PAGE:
Torpor in Financial Markets Goes Global as Policy Decisions Loom

  • Gauge of volatility in equities drops to two-year low
  • Crude oil offers ray of light amid subdued bonds, currencies

Price swings in financial markets are becoming increasingly muted as investors mull the outlook for monetary policy in the world’s biggest economies.

A gauge of volatility in global equities has dropped to levels last seen two years ago and a measure of exchange-rate moves is near its lowest in a month. Asian stocks held near a 13-month high on Thursday, while European shares and S&P 500 Index futures were little changed.

While there are pockets of excitement in financial markets, price fluctuations are generally subdued. Prospects for a U.S. interest-rate increase in September faded this week after data showed slowdowns in hiring and business activity, while Japan’s central bank decides whether to add to record stimulus on Sept. 21. The European Central Bank is seen maintaining unprecedented stimulus on Thursday as President Mario Draghi updates growth and inflation projections.

“With the Federal Reserve and Bank of Japan meetings ahead of us, investors can’t make any out-sized moves before the major events are over,” said Takashi Hiroki, chief strategist at Monex Securities in Tokyo. “We have a lack of reasons to move, and have been seeing a directionless market for some time.”

The Bank of America Merrill Lynch GFSI Market Risk Index, a measure of future price swings implied by options trading on global equities, interest rates, currencies and commodities, fell this week to its lowest level since Jan. 1. Different asset classes are influencing one another by the most since at least 2008, according to a Credit Suisse Group AG gauge known as the cross-market contagion indicator that tracks price relationships in equities, credit, currencies and commodities.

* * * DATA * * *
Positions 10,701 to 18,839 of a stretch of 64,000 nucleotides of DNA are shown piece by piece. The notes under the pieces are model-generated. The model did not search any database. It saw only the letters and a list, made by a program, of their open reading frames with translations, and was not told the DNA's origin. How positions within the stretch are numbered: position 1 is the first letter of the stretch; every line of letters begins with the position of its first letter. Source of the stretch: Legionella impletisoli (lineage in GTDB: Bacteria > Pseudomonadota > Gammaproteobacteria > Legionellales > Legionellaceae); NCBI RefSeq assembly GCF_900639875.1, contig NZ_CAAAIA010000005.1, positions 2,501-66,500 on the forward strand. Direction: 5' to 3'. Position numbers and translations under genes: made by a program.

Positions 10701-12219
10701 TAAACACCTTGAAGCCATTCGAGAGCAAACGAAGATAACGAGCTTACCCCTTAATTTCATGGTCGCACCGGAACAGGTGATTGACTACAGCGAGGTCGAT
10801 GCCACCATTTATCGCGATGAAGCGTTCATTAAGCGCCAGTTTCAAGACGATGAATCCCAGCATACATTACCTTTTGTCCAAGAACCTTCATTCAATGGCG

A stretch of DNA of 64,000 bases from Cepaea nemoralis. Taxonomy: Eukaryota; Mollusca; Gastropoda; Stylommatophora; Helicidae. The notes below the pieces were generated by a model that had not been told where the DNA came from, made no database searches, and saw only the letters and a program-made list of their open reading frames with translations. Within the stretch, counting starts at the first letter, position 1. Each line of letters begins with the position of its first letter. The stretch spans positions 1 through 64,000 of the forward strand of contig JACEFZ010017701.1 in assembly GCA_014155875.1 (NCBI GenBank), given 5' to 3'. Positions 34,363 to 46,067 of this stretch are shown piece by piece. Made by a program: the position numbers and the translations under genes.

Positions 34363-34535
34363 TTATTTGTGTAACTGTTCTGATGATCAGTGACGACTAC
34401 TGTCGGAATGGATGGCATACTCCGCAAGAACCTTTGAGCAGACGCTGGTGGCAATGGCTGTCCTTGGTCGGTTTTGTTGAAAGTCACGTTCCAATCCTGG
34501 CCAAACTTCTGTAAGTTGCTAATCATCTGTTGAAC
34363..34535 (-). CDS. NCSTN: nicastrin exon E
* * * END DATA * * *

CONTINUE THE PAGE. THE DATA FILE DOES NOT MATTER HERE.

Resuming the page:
The torpor in stock markets is going global.

Futures on the S&P 500 were little changed as of 11:55 a.m. London time, after the U.S. measure barely moved in the last session. The benchmark has held in a band of 1.5 percent for 39 days, the narrowest ever for that length of time.

Daily moves in the Shanghai gauge have been less than 1 percent for 17 days in a row, a phenomenon that last occurred in 2001.

A 50-day volatility measure for the MSCI All-Country World Index of shares has more than halved since the start of this month.

Yields on Treasuries due in a decade have largely been stuck in a range between 1.5 percent and 1.6 percent since the start of August. The Bank of America Merrill Lynch MOVE Index, which measures price swings in U.S. debt, is close to the lowest level since December 2014, reached Aug. 10.

The probability of the Fed boosting benchmark interest rates at its meeting this month has dropped 10 percentage points this week to 22 percent, futures prices indicate.

Oil is proving a rare exception to the subdued price moves. West Texas Intermediate crude has risen more than 7 percent in the past week amid optimism major producers will agree measures to support prices.

JPMorgan Chase & Co.’s index of global currency volatility was at 9.64 percent, equaling the lowest since Aug. 5.

The euro has held between $1.07 and $1.17 all year.

Its narrow band prompted Steven Barrow, head of currency strategy at Standard Bank Group Ltd. in London, to write an investor note on Wednesday with the headline ‘Why so stable?’

“That’s a long time to be in such a limited range,” he wrote. And yet, “it looks as if the stability will persist.”